Boko Haram may release the more than 200 captured girls, who were taken in April of this year, as the government and the militant group came to an agreement for a cease-fire. Nigeria’s chief of defense, Air Marshall Alex Badeh, announced the cease-fire earlier today. Badeh ordered all military officers to abide by the terms of the truce.
According to Nigerian presidential aide Hassan Tukur, Boko Haram declared a unilateral cease-fire, and agreed in principle to release the captured girls, although specifics still needed to be ironed out. Tukur said that the group claims that the girls are in decent condition. He also believes that a deal to bring the girls back is possible. Tukur admitted that past negotiations had failed to yield any solid results, but he said that he was cautiously optimistic about it this time around. The government will continue to monitor to see that the cease-fire stands.
Boko Haram was founded in 2002, and their name literally translated from Hausa means “Western education is forbidden.” Indeed, their original focus was an opposition to Western-style education, although it has since expanded. Since 2009, they have stepped up their military attacks in an attempt to create an Islamic state. In the process, thousands have been killed, while an estimated three million people, mostly in northeastern Nigeria, have been affected. They have attacked police, as well as the headquarters of the United Nations in Abuja, the nation’s capital. The United States declared it a terrorist group last year. Human Rights Watch and Amnesty International have conflicting estimates of the numbers of casualties caused by the group, although estimates by both agencies number in the thousands. Several nations, including Cameroon, Nigeria, Chad and Niger banded their forces together to create a force of almost 3,000 to fight Boko Haram earlier this year.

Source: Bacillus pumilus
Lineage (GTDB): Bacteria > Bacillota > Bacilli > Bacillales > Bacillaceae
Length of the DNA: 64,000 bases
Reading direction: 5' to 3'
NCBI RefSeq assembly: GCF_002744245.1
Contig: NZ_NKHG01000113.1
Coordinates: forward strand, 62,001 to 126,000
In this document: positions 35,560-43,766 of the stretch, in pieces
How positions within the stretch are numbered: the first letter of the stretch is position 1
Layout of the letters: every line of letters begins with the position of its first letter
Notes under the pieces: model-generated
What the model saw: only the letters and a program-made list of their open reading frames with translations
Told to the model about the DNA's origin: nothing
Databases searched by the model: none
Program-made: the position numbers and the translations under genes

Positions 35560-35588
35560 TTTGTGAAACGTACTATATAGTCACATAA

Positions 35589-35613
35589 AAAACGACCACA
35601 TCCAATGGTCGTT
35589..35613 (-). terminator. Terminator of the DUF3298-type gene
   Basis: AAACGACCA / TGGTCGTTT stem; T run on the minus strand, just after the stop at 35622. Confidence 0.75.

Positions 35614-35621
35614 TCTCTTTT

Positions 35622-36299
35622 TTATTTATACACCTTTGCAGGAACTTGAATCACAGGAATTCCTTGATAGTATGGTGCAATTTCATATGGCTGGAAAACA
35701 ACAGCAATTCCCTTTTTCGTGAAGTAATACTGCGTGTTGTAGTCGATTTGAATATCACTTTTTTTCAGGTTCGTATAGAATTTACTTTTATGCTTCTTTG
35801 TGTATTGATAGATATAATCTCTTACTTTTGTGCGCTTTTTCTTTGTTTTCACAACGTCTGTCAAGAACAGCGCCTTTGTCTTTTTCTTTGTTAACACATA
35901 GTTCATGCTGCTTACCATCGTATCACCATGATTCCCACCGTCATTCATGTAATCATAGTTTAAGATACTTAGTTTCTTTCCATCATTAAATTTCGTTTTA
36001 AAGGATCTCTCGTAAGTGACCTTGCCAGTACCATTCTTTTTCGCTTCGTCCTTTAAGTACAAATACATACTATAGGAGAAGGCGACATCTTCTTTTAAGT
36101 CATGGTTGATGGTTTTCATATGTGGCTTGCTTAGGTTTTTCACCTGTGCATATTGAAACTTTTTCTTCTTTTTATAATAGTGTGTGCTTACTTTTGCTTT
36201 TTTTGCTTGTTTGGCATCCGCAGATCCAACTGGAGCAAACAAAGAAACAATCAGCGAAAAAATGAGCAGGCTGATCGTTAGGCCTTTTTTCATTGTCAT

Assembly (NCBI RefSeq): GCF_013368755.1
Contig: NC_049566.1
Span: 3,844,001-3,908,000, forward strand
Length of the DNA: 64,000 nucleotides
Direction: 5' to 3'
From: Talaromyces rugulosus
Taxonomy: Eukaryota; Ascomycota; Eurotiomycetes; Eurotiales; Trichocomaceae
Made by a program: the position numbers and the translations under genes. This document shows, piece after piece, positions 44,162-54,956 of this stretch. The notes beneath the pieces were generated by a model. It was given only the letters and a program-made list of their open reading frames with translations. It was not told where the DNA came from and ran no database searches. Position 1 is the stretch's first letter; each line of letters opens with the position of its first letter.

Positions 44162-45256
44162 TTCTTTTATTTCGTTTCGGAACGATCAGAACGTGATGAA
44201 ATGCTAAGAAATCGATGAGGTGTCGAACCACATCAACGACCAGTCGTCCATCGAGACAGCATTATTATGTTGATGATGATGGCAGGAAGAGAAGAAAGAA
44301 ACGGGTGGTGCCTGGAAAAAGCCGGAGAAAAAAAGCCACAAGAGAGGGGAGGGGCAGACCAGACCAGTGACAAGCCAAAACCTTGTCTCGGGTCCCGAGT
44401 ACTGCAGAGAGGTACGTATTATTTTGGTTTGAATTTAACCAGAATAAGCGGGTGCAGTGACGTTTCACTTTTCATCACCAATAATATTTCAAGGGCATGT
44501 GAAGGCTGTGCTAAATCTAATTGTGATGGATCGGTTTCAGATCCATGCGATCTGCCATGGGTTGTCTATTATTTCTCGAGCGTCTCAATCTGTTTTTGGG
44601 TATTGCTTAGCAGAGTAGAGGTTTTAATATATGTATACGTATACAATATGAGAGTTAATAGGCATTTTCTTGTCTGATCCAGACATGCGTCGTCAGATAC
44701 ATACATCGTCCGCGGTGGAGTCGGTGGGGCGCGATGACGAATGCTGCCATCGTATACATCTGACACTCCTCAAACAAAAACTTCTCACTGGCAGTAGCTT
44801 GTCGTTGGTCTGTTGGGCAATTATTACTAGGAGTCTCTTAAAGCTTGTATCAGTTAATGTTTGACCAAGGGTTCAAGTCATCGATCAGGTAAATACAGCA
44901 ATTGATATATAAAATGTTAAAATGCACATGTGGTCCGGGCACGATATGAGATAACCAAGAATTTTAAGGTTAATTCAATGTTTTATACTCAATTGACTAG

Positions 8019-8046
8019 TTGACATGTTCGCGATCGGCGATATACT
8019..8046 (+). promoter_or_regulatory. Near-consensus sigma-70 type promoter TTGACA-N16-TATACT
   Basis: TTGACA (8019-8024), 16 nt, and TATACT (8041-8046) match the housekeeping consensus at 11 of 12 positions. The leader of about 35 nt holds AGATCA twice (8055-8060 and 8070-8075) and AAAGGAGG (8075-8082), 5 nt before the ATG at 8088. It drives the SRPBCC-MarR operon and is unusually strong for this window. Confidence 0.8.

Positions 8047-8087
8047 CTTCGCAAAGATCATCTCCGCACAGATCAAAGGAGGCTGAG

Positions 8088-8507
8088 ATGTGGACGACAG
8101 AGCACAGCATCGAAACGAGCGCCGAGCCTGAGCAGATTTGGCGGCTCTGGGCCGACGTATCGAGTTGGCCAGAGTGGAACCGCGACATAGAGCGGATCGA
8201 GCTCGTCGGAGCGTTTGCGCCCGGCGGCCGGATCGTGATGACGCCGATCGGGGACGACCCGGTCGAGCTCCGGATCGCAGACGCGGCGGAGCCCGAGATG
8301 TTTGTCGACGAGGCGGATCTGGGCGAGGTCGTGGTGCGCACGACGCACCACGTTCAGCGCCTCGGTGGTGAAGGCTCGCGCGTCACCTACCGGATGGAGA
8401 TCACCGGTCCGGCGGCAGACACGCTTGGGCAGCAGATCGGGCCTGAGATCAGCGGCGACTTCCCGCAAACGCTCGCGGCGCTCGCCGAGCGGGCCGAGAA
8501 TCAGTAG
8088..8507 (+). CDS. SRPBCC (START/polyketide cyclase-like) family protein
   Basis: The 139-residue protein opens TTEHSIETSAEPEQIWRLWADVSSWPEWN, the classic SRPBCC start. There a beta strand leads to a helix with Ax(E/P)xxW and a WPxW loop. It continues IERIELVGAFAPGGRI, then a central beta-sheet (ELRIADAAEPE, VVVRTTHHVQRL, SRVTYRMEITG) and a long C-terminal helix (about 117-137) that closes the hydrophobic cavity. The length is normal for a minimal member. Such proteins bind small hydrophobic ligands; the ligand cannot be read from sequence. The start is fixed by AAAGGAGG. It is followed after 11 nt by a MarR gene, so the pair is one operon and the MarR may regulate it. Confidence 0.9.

The girls were taken by Boko Haram from their hometown of Chibok on April 14, sparking outrage around the world. The group released a video of the girls in May, and threatened to place them on the market if their demands were not met. Boko Haram had wanted to have some of their rebel leaders released in order to agree to let the girls go. However, Nigerian President Goodluck Jonathan has made it clear that those are unacceptable conditions that he is not willing to consider.
It is possible that Boko Haram may release the captured girls now, however. The two sides finally reached an agreement after holding talks in Saudi Arabia. President Idriss Deby of Chad was present, as were some high-ranking officials from Cameroon.
The newly announced ceasefire agreement raises hopes that Boko Haram may indeed release the captured girls. Major General Chris Olukolade stated that negotiations for their release are still ongoing, although the ceasefire would begin immediately. Boko Haram has confirmed that they still have the girls,
Boko Haram may then release the captured girls, if the government manages to successfully negotiate their release. Nigerian government officials feel that they have scored a success with the ceasefire. They now hope to build on that success, and will now work towards an agreement that they hope can be made to secure the release of the 219 school girls.
By Charles Bordeau
Photo by Ruus Allison Loar – Flickr